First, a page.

Comfrey - The Comforter
When I meditate with comfrey she has a lot to say with me about majesty and power. She gives generously, she does not make herself smaller than she is, she lives in her true abundance.
Comfrey does bring comfort, as the saying goes. She contains allantonin, which stimulates the growth of new cells. Comfrey oils and ointments are used for skin irritations, chafing and bug bites as well as promoting the healing of damaged muscle tissue or even broken bones. She is an incredible moisturizer and lubricant. She is also used to heal the sore nipples of nursing mothers. Comfrey can also shrink hemorrhoids and relieve their pain.
She is a supreme wound-healer and guards against scar tissue developing incorrectly. Be careful not to use comfrey on very deep, open wounds however - comfrey is so remarkably quick that tissue could form over the wound before it is healed deeper down.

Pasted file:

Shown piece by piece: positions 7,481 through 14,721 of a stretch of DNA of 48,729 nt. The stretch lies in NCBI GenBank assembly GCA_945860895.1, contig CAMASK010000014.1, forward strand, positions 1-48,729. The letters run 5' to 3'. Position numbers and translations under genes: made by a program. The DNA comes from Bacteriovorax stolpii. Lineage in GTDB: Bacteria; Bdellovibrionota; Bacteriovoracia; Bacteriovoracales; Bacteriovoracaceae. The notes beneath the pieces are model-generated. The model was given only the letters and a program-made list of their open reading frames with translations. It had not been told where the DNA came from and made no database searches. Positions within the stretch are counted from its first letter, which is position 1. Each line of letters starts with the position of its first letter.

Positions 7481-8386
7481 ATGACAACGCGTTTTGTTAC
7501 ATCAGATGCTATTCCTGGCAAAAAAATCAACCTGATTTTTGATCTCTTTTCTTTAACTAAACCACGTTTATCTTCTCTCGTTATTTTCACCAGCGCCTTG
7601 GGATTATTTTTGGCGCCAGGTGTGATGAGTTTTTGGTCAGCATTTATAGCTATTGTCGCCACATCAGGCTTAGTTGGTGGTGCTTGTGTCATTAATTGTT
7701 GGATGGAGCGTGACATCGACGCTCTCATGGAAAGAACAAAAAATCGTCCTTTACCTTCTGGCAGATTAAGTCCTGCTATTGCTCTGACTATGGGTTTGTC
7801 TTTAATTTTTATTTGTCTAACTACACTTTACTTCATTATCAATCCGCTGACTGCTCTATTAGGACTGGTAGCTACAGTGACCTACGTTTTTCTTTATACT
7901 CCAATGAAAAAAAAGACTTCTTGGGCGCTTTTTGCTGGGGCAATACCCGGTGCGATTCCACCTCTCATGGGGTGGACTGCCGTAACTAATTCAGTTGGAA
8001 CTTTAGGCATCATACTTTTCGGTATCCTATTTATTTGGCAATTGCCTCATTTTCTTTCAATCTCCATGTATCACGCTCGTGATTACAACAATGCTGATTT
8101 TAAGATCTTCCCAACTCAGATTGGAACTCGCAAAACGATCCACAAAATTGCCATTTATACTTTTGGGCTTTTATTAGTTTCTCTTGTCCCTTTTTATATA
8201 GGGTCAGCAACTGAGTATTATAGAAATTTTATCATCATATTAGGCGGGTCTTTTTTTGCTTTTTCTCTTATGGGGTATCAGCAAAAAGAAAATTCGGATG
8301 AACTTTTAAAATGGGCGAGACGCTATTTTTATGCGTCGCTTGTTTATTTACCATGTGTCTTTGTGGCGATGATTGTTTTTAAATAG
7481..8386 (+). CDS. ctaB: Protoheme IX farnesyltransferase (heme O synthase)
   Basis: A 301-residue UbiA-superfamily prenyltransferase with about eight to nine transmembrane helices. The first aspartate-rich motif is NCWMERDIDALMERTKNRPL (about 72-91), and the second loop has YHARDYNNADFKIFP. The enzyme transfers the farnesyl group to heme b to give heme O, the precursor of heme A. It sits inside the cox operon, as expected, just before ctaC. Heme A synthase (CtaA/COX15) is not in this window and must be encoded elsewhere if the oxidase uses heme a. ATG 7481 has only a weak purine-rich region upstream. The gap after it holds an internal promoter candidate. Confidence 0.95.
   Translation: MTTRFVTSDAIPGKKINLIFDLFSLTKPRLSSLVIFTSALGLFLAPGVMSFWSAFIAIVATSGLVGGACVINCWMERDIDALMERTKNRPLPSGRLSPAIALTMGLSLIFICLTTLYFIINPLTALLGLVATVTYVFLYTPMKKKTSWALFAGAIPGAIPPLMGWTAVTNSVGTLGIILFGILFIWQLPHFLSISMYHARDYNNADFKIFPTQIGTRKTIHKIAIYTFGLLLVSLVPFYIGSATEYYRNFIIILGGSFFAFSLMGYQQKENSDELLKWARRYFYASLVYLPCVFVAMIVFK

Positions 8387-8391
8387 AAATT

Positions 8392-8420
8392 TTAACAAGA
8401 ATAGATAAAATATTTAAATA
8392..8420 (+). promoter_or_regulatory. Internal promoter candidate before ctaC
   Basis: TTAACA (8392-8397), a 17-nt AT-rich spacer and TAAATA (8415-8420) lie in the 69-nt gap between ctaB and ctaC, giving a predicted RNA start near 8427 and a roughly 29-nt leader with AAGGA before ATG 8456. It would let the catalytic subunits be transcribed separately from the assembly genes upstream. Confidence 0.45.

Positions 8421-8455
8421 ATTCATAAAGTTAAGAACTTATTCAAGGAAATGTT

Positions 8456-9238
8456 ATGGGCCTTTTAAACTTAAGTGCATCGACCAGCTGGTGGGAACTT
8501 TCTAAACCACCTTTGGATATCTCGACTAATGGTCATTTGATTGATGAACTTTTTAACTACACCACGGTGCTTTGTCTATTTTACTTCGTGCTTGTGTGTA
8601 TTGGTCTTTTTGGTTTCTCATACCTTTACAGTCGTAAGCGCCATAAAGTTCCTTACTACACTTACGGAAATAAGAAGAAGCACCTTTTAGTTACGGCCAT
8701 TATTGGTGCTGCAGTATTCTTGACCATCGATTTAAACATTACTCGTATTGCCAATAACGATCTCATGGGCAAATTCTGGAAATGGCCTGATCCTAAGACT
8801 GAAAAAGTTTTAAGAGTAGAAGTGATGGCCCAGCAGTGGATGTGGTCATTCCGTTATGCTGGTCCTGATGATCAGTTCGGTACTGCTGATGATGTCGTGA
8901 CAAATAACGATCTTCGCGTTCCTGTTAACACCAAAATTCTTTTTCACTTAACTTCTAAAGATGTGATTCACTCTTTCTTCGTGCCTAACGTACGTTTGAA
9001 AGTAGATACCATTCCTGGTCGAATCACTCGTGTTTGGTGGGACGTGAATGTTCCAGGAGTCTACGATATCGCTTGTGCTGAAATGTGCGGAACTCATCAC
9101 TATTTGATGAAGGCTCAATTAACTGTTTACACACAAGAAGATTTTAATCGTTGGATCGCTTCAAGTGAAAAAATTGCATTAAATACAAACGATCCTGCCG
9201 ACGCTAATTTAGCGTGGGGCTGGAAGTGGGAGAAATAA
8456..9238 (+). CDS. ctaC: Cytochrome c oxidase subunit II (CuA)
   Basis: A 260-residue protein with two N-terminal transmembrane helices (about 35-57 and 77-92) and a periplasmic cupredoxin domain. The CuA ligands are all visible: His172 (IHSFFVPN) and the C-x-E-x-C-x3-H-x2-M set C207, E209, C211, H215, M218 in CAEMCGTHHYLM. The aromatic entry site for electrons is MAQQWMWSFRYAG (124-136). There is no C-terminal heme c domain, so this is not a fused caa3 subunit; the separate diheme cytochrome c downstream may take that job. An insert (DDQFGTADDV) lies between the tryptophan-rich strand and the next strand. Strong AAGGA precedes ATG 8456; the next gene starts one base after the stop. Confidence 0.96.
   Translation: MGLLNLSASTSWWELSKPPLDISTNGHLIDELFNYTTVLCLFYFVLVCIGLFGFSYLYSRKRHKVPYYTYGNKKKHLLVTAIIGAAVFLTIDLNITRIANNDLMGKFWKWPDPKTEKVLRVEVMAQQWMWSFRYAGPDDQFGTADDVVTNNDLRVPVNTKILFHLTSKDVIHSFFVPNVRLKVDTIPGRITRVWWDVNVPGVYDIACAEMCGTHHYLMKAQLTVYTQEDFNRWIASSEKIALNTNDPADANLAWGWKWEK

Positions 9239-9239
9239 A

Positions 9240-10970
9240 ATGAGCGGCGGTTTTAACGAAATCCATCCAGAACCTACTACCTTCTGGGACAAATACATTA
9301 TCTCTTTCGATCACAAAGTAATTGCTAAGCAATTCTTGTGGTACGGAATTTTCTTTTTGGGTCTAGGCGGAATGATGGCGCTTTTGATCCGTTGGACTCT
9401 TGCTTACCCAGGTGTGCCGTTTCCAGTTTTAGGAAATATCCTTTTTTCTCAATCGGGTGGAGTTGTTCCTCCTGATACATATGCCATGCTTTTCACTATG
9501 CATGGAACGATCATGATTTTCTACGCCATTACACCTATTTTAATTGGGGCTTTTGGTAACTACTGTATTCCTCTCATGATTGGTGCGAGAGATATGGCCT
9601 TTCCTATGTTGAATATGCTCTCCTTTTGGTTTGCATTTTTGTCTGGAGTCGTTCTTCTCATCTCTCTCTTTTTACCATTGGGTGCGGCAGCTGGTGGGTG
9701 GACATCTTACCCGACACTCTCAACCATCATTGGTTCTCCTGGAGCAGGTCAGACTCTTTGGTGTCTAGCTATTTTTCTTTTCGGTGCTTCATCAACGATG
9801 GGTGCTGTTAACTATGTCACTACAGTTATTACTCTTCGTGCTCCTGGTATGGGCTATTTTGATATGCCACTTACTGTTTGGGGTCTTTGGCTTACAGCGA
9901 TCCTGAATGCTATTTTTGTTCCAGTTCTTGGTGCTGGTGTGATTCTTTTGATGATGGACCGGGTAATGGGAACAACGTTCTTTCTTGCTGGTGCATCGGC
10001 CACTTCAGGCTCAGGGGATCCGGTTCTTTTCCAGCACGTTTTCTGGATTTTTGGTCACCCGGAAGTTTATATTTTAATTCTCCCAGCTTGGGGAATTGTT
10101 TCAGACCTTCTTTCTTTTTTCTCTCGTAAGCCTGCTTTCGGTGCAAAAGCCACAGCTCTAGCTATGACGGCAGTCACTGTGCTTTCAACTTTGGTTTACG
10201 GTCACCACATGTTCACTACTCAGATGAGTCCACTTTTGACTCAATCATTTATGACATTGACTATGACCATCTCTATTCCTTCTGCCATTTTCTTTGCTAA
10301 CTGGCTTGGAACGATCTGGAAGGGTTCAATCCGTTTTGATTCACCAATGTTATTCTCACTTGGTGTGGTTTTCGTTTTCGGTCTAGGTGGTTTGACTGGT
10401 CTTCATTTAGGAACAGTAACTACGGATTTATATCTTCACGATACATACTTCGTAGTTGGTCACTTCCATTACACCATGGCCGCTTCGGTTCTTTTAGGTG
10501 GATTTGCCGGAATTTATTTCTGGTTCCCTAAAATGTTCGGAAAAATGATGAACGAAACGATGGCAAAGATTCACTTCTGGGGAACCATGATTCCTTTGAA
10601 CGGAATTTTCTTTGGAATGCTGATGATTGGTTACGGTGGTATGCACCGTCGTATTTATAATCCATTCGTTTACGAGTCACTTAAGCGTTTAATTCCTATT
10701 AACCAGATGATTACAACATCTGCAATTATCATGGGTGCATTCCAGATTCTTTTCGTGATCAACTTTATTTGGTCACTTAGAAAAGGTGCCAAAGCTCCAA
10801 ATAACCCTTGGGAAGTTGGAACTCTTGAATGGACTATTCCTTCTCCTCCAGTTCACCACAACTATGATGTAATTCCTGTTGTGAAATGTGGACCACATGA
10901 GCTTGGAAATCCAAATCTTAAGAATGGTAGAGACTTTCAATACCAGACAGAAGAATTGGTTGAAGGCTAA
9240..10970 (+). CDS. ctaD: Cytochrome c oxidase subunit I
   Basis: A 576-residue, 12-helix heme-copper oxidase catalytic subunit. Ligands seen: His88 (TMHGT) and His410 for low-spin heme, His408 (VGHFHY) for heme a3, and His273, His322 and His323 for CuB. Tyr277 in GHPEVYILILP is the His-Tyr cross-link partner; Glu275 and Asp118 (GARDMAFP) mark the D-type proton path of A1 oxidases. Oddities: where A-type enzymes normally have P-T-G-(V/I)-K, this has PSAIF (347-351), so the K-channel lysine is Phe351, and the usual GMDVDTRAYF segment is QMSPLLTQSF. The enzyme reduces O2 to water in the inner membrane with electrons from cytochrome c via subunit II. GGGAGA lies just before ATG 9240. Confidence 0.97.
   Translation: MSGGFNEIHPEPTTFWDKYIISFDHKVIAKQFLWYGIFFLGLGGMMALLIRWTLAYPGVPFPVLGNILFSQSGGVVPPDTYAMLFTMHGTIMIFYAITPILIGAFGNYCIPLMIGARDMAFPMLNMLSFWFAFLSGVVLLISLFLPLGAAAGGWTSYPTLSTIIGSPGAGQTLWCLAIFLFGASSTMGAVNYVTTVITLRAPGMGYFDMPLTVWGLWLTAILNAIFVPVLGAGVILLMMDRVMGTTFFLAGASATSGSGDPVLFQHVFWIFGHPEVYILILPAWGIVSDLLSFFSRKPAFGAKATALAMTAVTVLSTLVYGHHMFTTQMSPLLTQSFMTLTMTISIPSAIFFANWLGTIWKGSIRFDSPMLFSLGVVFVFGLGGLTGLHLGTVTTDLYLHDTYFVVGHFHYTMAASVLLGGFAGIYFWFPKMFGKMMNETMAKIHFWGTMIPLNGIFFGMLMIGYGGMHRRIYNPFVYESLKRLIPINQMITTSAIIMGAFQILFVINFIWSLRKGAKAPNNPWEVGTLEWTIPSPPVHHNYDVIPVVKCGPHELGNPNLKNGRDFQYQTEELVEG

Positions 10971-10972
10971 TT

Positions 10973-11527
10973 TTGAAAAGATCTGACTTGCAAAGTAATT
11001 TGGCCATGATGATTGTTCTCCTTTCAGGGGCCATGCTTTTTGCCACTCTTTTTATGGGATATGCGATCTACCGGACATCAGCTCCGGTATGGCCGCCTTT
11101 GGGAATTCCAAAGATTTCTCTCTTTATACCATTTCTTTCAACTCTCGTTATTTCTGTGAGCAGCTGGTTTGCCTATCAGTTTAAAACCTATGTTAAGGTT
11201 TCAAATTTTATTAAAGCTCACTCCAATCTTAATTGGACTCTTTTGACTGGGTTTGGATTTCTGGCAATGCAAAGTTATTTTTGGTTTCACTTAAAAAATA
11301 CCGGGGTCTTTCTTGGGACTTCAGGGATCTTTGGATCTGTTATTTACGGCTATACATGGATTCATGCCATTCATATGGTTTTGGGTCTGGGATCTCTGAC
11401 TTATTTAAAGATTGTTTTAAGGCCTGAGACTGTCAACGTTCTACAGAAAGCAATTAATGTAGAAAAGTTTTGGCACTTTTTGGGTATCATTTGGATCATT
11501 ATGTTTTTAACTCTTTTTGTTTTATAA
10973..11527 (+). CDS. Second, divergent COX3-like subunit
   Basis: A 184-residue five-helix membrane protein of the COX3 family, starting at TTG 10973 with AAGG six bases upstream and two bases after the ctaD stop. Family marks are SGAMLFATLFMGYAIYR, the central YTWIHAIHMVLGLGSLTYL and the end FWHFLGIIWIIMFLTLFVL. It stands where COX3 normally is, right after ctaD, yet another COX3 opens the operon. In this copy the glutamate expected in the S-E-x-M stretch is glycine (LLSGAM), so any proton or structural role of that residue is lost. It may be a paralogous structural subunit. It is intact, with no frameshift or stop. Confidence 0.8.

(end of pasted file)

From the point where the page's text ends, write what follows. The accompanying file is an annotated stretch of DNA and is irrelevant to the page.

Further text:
In the garden, comfrey is a beautiful composter. She brings minerals to the top soil and helps keep weeds down. She is very easy to grow - every piece of the root grows a new plant.
Comfrey has been on my mind so much lately. I have been doing lots of research into this recent controversy about ingesting comfrey. Studies in the '70s reported that rats fed comfrey roots or leaves developed liver cancer and pointed to the pyrroliziidine alkaloids in comfrey. This is a controversial subject with many herbalists, and I encourage anyone curious to have a look around at the research behind these claims.
It is worth noting that internal uses include bronchitis, irritable cough, ulcers and colitis as comfrey contains substances that inhibit stomach lining inflammation. The leaves contain Vitamins A & C as well as calcium, chromium, fiber, manganese, niacin, potassium, protein, riboflavin, selenium, silicon and amino acids.
Another comfrey saying goes, "Where comfrey grows, there lives a woman wise in the ways of plants." Did the comfrey follow the woman or did the woman follow the comfrey?